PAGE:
Nine participants were involved across the two cases in this study. In the rural village, the director and an assistant from the 26-place community-based preschool, as well as the principal and two kindergarten teachers from the local public school, were involved. Participants from the two sites in the regional city included the deputy principal and a kindergarten teacher from the public school. …

The rest of this article is only available to active members of Questia

Already a member? Log in now.

Notes for this article

Add a new note
If you are trying to select text to create highlights or citations, remember that you must now click or tap on the first word, and then click or tap on the last word.
One moment ...
Default project is now your active project.
Project items

Items saved from this article

This article has been saved
Highlights (0)
Some of your highlights are legacy items.

Highlights saved before July 30, 2012 will not be displayed on their respective source pages.

You can easily re-create the highlights by opening the book page or article, selecting the text, and clicking “Highlight.”

Citations (0)
Some of your citations are legacy items.

Any citation created before July 30, 2012 will labeled as a “Cited page.” New citations will be saved as cited passages, pages or articles.

We also added the ability to view new citations from your projects or the book or article where you created them.

Notes (0)
Bookmarks (0)

You have no saved items from this article

Project items include:
  • Saved book/article
  • Highlights
  • Quotes/citations
  • Notes
  • Bookmarks
Notes
Cite this article

Cited article

Style
Citations are available only to our active members.
Buy instant access to cite pages or passages in MLA, APA and Chicago citation styles.

(Einhorn, 1992, p. 25)

(Einhorn 25)

1. Lois J. Einhorn, Abraham Lincoln, the Orator: Penetrating the Lincoln Legend (Westport, CT: Greenwood Press, 1992), 25, http://www.questia.com/read/27419298.

Cited article

Teacher Communication across the Preschool-School Boundary
Settings

Settings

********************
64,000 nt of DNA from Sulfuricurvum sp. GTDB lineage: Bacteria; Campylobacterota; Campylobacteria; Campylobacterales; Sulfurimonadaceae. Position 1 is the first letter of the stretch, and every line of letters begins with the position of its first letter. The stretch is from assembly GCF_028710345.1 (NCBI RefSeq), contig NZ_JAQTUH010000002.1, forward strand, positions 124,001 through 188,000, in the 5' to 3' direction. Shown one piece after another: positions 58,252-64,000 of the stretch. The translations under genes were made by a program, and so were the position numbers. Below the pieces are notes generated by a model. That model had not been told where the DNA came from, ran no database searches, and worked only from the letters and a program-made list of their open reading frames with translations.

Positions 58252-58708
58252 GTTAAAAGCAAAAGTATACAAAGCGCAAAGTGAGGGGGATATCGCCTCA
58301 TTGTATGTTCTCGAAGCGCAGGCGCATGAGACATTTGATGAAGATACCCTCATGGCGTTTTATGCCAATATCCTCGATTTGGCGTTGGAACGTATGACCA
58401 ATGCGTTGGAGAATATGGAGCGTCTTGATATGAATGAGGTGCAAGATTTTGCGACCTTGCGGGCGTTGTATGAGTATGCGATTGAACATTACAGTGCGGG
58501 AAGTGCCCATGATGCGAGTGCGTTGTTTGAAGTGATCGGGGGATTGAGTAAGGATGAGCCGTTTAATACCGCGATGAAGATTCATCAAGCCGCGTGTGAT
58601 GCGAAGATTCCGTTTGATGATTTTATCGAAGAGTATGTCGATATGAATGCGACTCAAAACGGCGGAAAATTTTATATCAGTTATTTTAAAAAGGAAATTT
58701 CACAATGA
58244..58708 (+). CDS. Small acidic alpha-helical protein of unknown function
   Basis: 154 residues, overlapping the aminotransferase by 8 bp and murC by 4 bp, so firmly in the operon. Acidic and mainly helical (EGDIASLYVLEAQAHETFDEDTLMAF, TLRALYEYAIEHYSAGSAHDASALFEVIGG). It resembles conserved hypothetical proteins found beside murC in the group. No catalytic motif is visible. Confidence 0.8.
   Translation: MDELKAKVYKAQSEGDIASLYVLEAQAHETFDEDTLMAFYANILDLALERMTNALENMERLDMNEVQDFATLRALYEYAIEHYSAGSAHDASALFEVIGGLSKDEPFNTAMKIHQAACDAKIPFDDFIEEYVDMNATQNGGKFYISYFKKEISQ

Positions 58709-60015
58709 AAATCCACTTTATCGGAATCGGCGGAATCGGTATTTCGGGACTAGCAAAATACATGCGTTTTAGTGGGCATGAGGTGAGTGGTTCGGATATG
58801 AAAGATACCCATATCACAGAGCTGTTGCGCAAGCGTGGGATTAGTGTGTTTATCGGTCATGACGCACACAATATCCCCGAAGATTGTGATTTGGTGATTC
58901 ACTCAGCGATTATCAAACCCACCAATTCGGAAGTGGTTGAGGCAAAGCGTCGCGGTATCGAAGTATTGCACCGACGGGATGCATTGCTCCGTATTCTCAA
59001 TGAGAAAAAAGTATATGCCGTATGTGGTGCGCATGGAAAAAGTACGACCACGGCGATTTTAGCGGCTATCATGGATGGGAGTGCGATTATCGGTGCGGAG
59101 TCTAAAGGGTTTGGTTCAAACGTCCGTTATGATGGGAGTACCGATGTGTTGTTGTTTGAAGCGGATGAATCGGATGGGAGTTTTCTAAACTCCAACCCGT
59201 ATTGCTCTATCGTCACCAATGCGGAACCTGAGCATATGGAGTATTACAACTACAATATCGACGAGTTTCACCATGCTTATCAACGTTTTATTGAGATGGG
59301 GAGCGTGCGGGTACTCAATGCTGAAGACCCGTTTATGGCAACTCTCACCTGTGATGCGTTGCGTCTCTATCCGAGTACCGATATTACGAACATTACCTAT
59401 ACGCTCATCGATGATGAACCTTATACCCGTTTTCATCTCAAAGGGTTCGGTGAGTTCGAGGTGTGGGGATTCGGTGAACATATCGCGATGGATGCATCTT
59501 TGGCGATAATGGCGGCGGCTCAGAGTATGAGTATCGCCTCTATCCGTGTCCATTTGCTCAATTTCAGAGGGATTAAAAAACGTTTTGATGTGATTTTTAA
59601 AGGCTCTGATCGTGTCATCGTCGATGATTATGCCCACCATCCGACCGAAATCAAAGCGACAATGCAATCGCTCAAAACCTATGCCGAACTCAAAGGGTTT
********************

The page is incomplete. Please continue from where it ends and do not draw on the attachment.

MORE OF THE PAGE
Typeface
Text size Smaller Larger Reset View mode
Search within

Search within this article

Look up

Look up a word

  • Dictionary
  • Thesaurus
Please submit a word or phrase above.
Print this page

Print this page

Why can't I print more than one page at a time?

Help
Full screen

matching results for page

    Questia reader help

    How to highlight and cite specific passages

    1. Click or tap the first word you want to select.
    2. Click or tap the last word you want to select, and you’ll see everything in between get selected.
    3. You’ll then get a menu of options like creating a highlight or a citation from that passage of text.

    OK, got it!

    Cited passage

    Style
    Citations are available only to our active members.
    Buy instant access to cite pages or passages in MLA, APA and Chicago citation styles.

    "Portraying himself as an honest, ordinary person helped Lincoln identify with his audiences." (Einhorn, 1992, p. 25).

    "Portraying himself as an honest, ordinary person helped Lincoln identify with his audiences." (Einhorn 25)

    "Portraying himself as an honest, ordinary person helped Lincoln identify with his audiences."1

    1. Lois J. Einhorn, Abraham Lincoln, the Orator: Penetrating the Lincoln Legend (Westport, CT: Greenwood Press, 1992), 25, http://www.questia.com/read/27419298.

    Cited passage

    Thanks for trying Questia!

    Please continue trying out our research tools, but please note, full functionality is available only to our active members.

    Your work will be lost once you leave this Web page.

    Buy instant access to save your work.

    Already a member? Log in now.

    Oops!

    An unknown error has occurred. Please click the button below to reload the page. If the problem persists, please try again in a little while.